Définition donnée par l’UNESCO:
<<Le patrimoine est l’héritage du passé dont nous profitons aujourd’hui et que nous transmettons aux générations futures. Nos patrimoines culturels et naturels sont deux sources irremplaçables de vie et d’inspiration>>.
Définition donnée par la Documentation francaise:
<<Ensemble des éléments matériels ou immatériels d’ordre culturel, chargés de significations multiples, à dimension collective et transmis de génération en génération>>.
This weekend all the cities in Europe are celebrating their cultural heritage by opening all their museums, churches, and monuments to the public, free of charge. I don’t know how other European cities are celebrating their days of artistic and cultural heritage, but here on the Côte d’Azur many of the cities provided an itinerary of activities scheduled by each of their places of heritage. In Antibes, the museums and monuments are providing guided tours; special presentations on history or on art techniques; historical discussions; special commentaries on specific collections; etc., etc. So far, it seems to be very successful, as there were long lines of people at each event today. We ran into several of our friends as they were scurrying around, with schedules in hand, to their next events. And all the comments we heard afterwards from our friends were very positive, stating that the conferences and discussions were extremely interesting and informative. We only had time to make it to three museums:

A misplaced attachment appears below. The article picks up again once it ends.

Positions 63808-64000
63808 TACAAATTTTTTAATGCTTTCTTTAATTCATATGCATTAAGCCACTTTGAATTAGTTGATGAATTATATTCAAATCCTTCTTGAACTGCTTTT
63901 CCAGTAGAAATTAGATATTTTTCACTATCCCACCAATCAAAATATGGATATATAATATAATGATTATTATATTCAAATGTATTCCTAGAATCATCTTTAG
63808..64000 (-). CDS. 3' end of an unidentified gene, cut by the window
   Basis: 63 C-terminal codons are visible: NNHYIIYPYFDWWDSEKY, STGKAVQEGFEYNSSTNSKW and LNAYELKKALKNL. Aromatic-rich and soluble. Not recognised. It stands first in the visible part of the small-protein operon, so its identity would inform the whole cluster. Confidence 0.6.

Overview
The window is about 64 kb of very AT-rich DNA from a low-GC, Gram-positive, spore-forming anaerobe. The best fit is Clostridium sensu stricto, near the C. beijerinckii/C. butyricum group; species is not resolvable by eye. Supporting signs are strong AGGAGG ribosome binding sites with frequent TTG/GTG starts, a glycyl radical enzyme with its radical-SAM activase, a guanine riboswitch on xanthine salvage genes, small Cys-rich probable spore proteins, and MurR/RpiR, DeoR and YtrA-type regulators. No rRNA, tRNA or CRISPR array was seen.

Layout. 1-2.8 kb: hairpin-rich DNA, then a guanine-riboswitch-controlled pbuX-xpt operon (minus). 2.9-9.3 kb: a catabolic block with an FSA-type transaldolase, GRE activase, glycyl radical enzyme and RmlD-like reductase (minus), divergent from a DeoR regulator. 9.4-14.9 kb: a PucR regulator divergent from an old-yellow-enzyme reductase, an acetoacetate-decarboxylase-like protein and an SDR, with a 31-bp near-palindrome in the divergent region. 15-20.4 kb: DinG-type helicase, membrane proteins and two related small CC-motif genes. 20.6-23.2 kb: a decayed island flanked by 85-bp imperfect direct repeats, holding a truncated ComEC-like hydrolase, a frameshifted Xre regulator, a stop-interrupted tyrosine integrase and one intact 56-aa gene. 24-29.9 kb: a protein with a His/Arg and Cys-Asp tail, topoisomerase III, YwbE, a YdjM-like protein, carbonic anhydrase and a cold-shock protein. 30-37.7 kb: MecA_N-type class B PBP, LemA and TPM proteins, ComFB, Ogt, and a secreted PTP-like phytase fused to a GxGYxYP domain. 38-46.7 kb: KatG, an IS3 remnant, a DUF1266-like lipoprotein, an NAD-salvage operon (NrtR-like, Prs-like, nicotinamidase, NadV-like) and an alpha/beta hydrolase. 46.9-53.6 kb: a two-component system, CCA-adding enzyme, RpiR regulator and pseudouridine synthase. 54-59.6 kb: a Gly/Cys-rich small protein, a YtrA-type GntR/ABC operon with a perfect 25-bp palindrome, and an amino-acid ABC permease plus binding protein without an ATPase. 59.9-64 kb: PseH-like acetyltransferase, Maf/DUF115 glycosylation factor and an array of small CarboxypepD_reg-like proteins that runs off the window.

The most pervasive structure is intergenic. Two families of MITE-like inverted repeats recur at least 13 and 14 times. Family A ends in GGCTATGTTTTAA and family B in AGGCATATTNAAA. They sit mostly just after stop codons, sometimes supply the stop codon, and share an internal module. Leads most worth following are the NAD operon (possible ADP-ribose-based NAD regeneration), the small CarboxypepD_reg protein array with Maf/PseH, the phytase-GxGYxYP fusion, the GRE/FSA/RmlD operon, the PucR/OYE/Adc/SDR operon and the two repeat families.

When we first saw the line at the Musée Picasso, we almost turned around and left. But then we ran into two sets of friends also waiting in line, and once we started talking, we were surprised at how fast the line moved. The painting in the photograph above is painted directly onto the wall of the 1st floor of our apartment building, and is a copy of the last 1/3 of the Picasso painting called “Satyr, Faun, and Centaur with Trident”, which hangs in the Musée Picasso.
After the Musée Picasso, we dashed over to the Musée Peynet, which is a museum of cartoons and caricatures – lots of political and satirical humor from the early part of the 20th-century. Normally, we wouldn’t have gone to this museum for fear that we wouldn’t understand the French humor. However, because it was free, we thought we would just take a quick look around. Although, I’m sure we didn’t get a lot of the nuances, we did understand enough of the humor to really enjoy it, and we will definitely go back to the Musée Peynet again as paying patrons.
Our last visit was to the Musée d’Archéologie in the Bastion St-André, which is another of the many fortifications built by Maréchal Vauban under Louis XIV. The museum houses many Greek and Roman artifacts, such as pottery, amphorae, salvaged shipwreck objects, a lead sarcophagus, a bread oven, etc. We were fascinated with the model of Antibes back in the days when it was totally surrounded by the old ramparts. A portion of the ramparts were torn down in the 19th-century to give the city room to expand.